To answer these questions, we begin by describing the rules of secrecy that governed the the AEC and the Defense Department at the beginning of the Cold War. We found that in addition to national security, classification guidelines instructed officials to keep secrets for other reasons, including the protection of the "prestige" of the government.

We begin reviewing the practices of secrecy with the story of a debate within the early AEC over declassification of Manhattan Project human radiation experiments. While publicly professing the need to limit secrecy in science to matters of national security, the AEC kept information on experiments secret for reasons of public relations and liability. We next turn to the practice of secrecy that began roughly in 1950. We have learned that since that time, human subject research (including those that served military purposes) have typically not been classified. Nonetheless, some important information on human radiation experiments was still concealed from the public. After these two sections on the practices of secrecy in clinical research, we turn to the issue of secrecy in environmental releases of radiation. When radiation was released into the environment, the government concealed information for reasons that included but were not limited to national security. Finally, we look at the government's practice of record keeping. The government records that the Advisory Committee and the Human Radiation Interagency Working Group have retrieved are invaluable, and the history described in this report could not have been told without them. At the same time there are important gaps in the records that limit the public's ability to know about the rules and practices of secrecy, and most important, the activities that were conducted--in whole or in part--in secret.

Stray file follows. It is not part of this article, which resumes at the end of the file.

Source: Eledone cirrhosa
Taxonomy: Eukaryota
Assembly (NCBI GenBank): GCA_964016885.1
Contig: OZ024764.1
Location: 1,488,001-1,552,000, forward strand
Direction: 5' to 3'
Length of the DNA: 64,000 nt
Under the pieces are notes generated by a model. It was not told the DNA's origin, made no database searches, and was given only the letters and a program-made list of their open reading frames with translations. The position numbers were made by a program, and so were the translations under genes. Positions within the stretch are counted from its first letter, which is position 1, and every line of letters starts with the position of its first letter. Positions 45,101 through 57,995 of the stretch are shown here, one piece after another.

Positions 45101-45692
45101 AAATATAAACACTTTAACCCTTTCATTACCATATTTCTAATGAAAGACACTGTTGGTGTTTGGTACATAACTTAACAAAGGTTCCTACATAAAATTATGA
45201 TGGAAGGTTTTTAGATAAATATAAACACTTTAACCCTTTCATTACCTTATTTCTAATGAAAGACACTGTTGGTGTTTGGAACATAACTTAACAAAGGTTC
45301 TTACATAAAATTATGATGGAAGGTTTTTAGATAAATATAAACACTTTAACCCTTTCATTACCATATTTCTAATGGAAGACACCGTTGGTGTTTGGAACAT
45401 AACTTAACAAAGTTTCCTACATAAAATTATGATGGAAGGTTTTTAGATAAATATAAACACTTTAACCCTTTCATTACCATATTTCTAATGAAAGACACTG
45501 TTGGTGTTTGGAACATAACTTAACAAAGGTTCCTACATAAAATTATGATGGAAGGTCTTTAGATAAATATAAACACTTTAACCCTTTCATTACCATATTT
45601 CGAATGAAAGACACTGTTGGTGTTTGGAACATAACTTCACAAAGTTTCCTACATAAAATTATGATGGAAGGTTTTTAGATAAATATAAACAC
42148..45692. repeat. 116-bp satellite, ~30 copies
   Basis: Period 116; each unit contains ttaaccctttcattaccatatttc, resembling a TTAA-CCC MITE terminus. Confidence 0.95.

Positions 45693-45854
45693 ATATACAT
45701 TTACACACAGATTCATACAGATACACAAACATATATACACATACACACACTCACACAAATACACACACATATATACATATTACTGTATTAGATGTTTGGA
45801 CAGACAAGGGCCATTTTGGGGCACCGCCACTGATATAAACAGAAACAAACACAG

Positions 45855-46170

While the Cold War is over, the choices faced by biomedical officials and researchers from the onset of the period, and the decisions they made, have substantial relevance today. Early AEC leaders and biomedical advisers came from traditions of science and democracy that recognized that while some secrets must be kept, secrecy is corrosive, and over the longer term secrecy itself can endanger national security. At the same time, these individuals were confronted with continued temptation to keep secrets out of concern that public opinion about sensitive matters would itself imperil programs they believed to be important. The boundary between legitimate concern for national security requirements and concern for the consequences of public opinion was continually tested. The problem of defining this boundary, and ensuring its integrity, remains with us today. So, too, does the no less important question of the means of ensuring public trust in cases where secrecy is merited. In what follows we seek to determine what can be learned from the experience of those for whom the question of defining the rules of secrecy and putting them into practice was routine and essential.